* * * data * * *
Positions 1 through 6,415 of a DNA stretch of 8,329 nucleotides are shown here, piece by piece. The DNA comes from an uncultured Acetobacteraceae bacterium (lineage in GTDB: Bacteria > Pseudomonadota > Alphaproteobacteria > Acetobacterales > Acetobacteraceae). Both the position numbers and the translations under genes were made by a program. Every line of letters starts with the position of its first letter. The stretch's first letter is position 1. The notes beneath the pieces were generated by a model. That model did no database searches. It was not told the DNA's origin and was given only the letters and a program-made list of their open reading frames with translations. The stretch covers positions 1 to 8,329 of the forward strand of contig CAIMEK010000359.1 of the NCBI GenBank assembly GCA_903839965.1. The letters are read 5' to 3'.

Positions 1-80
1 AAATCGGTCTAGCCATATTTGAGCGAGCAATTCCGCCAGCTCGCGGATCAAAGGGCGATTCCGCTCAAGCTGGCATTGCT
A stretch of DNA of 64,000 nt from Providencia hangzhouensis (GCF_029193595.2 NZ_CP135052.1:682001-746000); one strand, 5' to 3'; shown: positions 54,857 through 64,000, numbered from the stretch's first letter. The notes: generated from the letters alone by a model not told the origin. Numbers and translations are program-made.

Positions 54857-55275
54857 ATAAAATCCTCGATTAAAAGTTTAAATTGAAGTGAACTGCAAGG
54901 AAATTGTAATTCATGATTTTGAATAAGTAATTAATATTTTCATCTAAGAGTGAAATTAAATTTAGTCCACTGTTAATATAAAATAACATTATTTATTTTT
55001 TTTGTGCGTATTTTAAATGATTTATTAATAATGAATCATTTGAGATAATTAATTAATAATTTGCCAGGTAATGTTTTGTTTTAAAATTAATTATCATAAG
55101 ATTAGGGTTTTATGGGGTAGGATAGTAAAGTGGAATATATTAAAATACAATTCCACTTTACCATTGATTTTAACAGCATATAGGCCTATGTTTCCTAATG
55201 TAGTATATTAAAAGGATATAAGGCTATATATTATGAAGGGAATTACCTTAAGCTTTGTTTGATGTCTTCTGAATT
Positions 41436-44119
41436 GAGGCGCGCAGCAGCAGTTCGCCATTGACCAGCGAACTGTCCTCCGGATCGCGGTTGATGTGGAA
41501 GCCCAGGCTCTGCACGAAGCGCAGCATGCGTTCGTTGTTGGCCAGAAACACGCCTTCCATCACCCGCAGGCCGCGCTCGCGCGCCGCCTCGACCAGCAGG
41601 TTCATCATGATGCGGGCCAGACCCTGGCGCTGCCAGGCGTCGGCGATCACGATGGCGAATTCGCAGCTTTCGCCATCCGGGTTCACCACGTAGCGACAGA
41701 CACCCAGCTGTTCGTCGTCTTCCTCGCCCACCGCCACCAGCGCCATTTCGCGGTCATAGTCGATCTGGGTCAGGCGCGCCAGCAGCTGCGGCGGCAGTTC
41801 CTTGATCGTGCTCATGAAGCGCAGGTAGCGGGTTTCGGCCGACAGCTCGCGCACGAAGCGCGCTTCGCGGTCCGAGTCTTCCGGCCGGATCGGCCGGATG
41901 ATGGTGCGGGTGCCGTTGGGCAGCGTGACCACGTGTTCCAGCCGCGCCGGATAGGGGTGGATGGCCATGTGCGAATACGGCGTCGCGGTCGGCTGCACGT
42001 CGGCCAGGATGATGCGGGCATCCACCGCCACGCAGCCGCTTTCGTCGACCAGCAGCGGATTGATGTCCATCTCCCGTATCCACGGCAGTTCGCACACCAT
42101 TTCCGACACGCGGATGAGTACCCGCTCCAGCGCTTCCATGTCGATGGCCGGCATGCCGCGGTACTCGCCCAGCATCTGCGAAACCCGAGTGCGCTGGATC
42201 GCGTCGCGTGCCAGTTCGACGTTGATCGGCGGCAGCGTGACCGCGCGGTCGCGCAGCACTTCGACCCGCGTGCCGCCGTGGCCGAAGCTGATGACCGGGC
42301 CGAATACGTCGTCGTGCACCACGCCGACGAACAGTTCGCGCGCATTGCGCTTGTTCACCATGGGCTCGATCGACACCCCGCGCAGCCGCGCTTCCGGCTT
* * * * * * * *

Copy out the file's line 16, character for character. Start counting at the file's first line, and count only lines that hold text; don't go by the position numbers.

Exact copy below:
41801 CTTGATCGTGCTCATGAAGCGCAGGTAGCGGGTTTCGGCCGACAGCTCGCGCACGAAGCGCGCTTCGCGGTCCGAGTCTTCCGGCCGGATCGGCCGGATG